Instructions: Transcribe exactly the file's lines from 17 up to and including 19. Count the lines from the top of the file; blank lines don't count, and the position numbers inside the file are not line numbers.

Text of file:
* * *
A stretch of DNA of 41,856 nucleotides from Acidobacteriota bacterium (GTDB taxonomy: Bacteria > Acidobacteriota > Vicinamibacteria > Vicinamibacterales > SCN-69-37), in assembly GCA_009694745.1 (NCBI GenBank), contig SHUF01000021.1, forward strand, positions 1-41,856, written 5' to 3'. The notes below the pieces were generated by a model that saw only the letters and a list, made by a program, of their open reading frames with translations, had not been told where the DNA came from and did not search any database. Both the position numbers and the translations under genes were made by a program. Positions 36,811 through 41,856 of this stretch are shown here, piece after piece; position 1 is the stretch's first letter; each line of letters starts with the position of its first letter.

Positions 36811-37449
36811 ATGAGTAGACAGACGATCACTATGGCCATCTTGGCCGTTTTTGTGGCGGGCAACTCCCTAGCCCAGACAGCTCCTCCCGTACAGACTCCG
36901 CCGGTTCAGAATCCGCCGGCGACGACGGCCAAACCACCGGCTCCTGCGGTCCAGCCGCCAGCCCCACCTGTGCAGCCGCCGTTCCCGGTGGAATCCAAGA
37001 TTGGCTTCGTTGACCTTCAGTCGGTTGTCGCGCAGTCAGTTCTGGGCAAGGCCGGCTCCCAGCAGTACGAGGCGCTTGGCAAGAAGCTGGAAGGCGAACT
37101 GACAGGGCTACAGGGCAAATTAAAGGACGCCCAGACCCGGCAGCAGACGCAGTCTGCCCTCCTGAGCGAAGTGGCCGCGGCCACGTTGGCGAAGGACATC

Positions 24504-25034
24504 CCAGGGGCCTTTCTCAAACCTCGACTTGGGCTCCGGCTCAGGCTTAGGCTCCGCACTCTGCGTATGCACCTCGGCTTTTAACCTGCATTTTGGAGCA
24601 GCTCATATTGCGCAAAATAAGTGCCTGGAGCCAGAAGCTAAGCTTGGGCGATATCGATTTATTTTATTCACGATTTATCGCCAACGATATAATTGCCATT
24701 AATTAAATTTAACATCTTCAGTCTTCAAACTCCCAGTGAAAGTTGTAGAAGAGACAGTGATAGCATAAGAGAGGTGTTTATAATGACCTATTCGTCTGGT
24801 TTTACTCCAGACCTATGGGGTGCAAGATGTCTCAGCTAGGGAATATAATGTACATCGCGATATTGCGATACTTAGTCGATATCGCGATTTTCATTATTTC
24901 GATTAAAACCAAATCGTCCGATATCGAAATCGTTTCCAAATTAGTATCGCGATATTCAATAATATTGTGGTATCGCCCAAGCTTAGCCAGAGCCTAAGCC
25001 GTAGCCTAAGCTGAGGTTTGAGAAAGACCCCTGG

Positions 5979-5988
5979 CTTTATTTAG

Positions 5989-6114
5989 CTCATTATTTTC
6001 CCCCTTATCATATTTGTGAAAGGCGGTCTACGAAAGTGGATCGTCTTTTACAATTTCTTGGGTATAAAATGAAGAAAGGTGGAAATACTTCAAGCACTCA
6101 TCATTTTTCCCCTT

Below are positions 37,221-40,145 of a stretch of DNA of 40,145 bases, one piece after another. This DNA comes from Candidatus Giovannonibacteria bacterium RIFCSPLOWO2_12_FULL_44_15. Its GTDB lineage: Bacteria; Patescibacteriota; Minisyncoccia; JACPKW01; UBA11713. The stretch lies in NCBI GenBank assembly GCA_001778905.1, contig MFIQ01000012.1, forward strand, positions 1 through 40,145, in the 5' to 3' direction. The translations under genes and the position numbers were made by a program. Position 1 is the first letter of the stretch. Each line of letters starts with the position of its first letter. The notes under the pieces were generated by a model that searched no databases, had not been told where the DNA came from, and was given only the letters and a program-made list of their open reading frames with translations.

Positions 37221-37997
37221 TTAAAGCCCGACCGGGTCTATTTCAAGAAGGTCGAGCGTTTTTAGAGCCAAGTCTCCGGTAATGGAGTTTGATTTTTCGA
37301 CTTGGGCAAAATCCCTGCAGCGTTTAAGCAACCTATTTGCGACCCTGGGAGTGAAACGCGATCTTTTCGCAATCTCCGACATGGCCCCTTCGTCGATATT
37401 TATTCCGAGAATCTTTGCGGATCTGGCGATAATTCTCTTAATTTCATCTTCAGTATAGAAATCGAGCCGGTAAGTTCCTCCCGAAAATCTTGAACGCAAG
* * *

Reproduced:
5989 CTCATTATTTTC
6001 CCCCTTATCATATTTGTGAAAGGCGGTCTACGAAAGTGGATCGTCTTTTACAATTTCTTGGGTATAAAATGAAGAAAGGTGGAAATACTTCAAGCACTCA
6101 TCATTTTTCCCCTT